For bacterial toxins, Bender and coworkers (Chapter 20) provided a description of the mode of action, biosynthesis and regulation of production of the phytotoxin coronatine by Pseudomonas syringae pv.glycinea. Coronatine is known to be a virulence factor in several of the diseases caused by P. syringae pathovars. Bacterial pathogenesis was also discussed for Xanthomonas by Tsuyumu et al. (Chapter 9) and for Agrobacterium tumefaciens by Nester and coworkers (Chapter 8). In the case of Xanthomonas, information was provided on the roles of putative virulence factors such as the carotenoid-like pigment xanthomonadin, tryptophan (as required for growth or for IAA synthesis), extracellular enzymes and cyclic glucan. The discussion of crown gall caused by Agrobacterium tumefaciens focused on the interaction of the sensor protein VirA with phenolic inducers of vir gene expression. Three chapters in the book dealt specifically with fungal pathogens and the development of infection structures (appressoria) or an infectious cell type. Dean and his coworkers (Chapter 5) described the role of cell surface communication in appressorium formation for Magnaporthe grisea. These investigators have provided evidence that Ca++ and cAMP signaling is important for appressorium formation. Similarly, a role for cAMP signaling was described by Mills and coworkers in Chapter 7 for the dimorphic switch associated with formation of the filamentous infectious cell type of Ustilago hordei. These chapters highlight the emerging realization that cAMP plays an important role in fungal phytopathogenesis (Kronstad, 1997). Finally, Kubo et al. (Chapter 6) described a detailed analysis of the genes for melanin biosynthesis in the cucumber anthracnose fungus Colletotrichum lagenarium. Melanin biosynthesis in appressoria is important for penetration of host tissues.
Of course, the investigation of plant-microbe interactions is moving so fast that it would be difficult for any book to remain timely. For the new student in this field, this type of book will provide a snapshot of several areas of active investigation with more of a historical perspective than is usually provided. In addition, this book series is commendable because most of the chapters offer a more detailed and complete discussion of the topics, compared to the usually brief (and reluctantly contributed) chapters found in most compilations of conference proceedings. Of course, for the latest advances in the field, a book like this cannot substitute for more rapidly published reviews (e.g. Vivian and Gibbon, 1997; Hammond-Kosack and Jones, 1997; Yang et al., 1997; Somssich and Hahlbrock, 1998) or journal issues devoted to the topic (e.g., the Plant Cell compilation). As I mentioned at the start, one valuable contribution of this series is the historical perspective that can be obtained from an on-going compilation of the proceedings of this sort. This theme was reiterated by a closing synopsis chapter provided by S. Ouchi and D. Mills. This synopsis provides a good perspective on the achievements reported at the meeting and provides a useful reminder of the value of science as a means of raising cross-cultural awareness.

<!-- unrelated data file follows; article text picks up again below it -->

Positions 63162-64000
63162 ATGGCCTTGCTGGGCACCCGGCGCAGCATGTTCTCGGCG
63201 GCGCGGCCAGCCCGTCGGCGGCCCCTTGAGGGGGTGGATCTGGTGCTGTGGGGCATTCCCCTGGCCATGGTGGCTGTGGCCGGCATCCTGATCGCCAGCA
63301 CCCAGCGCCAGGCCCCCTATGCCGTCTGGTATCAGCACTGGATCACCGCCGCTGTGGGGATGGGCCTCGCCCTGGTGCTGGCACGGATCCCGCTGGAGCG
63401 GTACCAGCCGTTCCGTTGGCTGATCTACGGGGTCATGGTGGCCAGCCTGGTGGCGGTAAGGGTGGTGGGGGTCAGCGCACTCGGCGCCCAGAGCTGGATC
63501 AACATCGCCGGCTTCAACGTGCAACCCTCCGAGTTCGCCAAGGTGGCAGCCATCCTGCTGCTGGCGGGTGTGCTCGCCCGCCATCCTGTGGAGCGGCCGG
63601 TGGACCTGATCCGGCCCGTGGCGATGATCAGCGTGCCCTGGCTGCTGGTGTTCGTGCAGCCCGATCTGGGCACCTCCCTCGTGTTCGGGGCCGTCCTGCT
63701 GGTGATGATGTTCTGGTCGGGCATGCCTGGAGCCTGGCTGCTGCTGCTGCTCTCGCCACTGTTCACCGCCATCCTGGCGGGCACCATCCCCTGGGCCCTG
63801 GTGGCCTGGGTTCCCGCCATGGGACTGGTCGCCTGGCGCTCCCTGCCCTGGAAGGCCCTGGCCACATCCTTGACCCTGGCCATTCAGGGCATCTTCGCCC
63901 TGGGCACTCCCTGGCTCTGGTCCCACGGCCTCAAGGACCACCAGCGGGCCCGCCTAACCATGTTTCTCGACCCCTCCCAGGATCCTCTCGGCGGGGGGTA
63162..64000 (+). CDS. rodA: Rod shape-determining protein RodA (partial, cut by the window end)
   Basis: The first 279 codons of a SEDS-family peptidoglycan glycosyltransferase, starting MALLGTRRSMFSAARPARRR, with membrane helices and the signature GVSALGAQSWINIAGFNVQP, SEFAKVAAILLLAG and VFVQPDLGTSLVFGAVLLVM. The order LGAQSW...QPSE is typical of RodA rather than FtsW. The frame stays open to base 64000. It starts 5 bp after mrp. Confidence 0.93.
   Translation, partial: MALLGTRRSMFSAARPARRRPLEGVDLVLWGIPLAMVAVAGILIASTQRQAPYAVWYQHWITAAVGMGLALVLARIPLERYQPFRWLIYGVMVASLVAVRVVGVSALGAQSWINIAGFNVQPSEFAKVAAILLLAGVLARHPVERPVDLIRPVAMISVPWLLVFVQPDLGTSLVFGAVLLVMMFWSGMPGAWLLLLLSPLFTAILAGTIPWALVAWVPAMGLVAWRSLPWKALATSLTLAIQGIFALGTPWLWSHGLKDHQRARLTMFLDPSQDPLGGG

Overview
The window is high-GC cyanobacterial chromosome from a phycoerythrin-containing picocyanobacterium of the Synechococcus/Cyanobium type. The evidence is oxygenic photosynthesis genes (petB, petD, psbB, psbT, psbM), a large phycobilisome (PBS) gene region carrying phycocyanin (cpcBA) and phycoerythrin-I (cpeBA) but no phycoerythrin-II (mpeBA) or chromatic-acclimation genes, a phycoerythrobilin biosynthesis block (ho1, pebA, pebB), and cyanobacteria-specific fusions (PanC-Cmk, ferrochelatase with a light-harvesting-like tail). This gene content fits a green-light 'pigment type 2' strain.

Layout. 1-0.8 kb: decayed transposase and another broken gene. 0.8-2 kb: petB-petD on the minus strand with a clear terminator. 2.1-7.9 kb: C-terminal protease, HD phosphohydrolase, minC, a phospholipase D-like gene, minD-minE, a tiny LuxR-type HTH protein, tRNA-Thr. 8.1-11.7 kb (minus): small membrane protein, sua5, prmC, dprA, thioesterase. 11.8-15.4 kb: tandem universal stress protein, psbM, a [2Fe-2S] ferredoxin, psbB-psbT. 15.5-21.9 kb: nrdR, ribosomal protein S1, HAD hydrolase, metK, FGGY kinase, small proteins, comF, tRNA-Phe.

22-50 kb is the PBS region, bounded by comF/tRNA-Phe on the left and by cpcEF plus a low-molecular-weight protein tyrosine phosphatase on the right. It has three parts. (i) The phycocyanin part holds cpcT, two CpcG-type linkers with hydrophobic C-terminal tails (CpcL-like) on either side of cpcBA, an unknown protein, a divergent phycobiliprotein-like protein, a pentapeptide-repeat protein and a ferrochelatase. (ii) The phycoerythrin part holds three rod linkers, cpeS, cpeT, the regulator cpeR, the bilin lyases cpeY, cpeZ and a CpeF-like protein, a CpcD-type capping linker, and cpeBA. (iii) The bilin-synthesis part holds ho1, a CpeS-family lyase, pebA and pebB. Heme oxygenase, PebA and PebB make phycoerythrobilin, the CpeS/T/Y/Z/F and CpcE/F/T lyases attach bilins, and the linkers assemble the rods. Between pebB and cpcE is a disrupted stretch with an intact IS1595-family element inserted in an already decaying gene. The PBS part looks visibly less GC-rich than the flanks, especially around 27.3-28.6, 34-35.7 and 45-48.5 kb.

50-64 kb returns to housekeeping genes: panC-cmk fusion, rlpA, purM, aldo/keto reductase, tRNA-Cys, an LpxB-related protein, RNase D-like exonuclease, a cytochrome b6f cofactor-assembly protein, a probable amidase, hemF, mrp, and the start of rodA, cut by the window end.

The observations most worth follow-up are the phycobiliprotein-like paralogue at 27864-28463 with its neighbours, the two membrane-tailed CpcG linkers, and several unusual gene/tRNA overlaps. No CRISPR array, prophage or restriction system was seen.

November 2-3, 1998. Transgenic Plants: Novel Developments in Insect and Disease Resistance, Buena Vista Palace, Lake Buena Vista, Florida, USA. Contact: IBC, 225 Turnpike Rd., Southborough, MA 01772-1749, USA, Phone: 508-481-6400, Fax: 508-481-7911, E-mail: firstname.lastname@example.org, Website: www.ibcusa.com/conf/transgenic
November 7-8, 1998. The 19th Annual Crown Gall Conference. Purdue University, West Lafayette, Indiana. Contact: Dr. Stanton B. Gelvin, Department of Biological Sciences, Purdue University, West Lafayette, IN 47907. Telephone: 765-494-4939; Fax: 765-496-1496; e-mail: email@example.com
November 12-15, 1998. Stress-Inducible Gene Expression Conference, Danvers, Massachusetts. Contact: Bill Adams, (SIGE), Cognizant Communication Corp., 3 Hartsdale Road, Elmsford, NY 10523 USA, Fax: 914-592-8981, Email: firstname.lastname@example.org
November 8-12, 1998. APS/ESA Joint Meeting. Las Vegas, Nevada, USA. Contact: Lori Kuennen, IS-MPMI, 3340 Pilot Knob Road, St. Paul, MN, USA. Telephone: 651-454-7250 Fax: 651-454-0766, E-Mail: email@example.com
February 8-14, 1999. Interactions and Intersections in Plant Signaling Pathways, Silverthorne, Colorado, USA. Contact: Keystone Symposia, 221 Summit Place #272, Drawer 1630, Silverthorne, CO 80498, Phone: 800-253-0685 or 970-262-1230, Fax: 970-262-1525, E-mail: firstname.lastname@example.org, Website: http://www.symposia.com
April 6-11, 1999. Apoptosis and Programmed Cell Death, Silverthorne, Colorado, USA. Contact: Keystone Symposia, 221 Summit Place #272, Drawer 1630, Silverthorne, CO 80498, Phone: 800-253-0685 or 970-262-1230, Fax: 970-262-1525, E-mail: email@example.com, Website: http://www.symposia.com
April 9-14, 1999. Specificity in Signal Transduction, Silverthorne, Colorado, U.S.A. Contact: Keystone Symposia, 221 Summit Place #272, Drawer 1630, Silverthorne, CO 80498 USA, Phone: 800-253-0685 or 970-262-1230, Fax: 970-262-1525, E-mail: firstname.lastname@example.org, Website: http://www.symposia.com
July 17-21, 1999. International Symposium for Plant Peroxidases, Columbus, Ohio USA. For registration and Information see: http://www.hcs.ohio-state.edu/pod/pod.htm Or contact: L. Mark Lagrimini, Assoc. Professor, Dept. of Horticulture and Crop Science, 2001 Fyffe Court, Columbus, OH 43210-1096 Phone: 614-292-3851, Fax: 614-292-3505, E-mail: email@example.com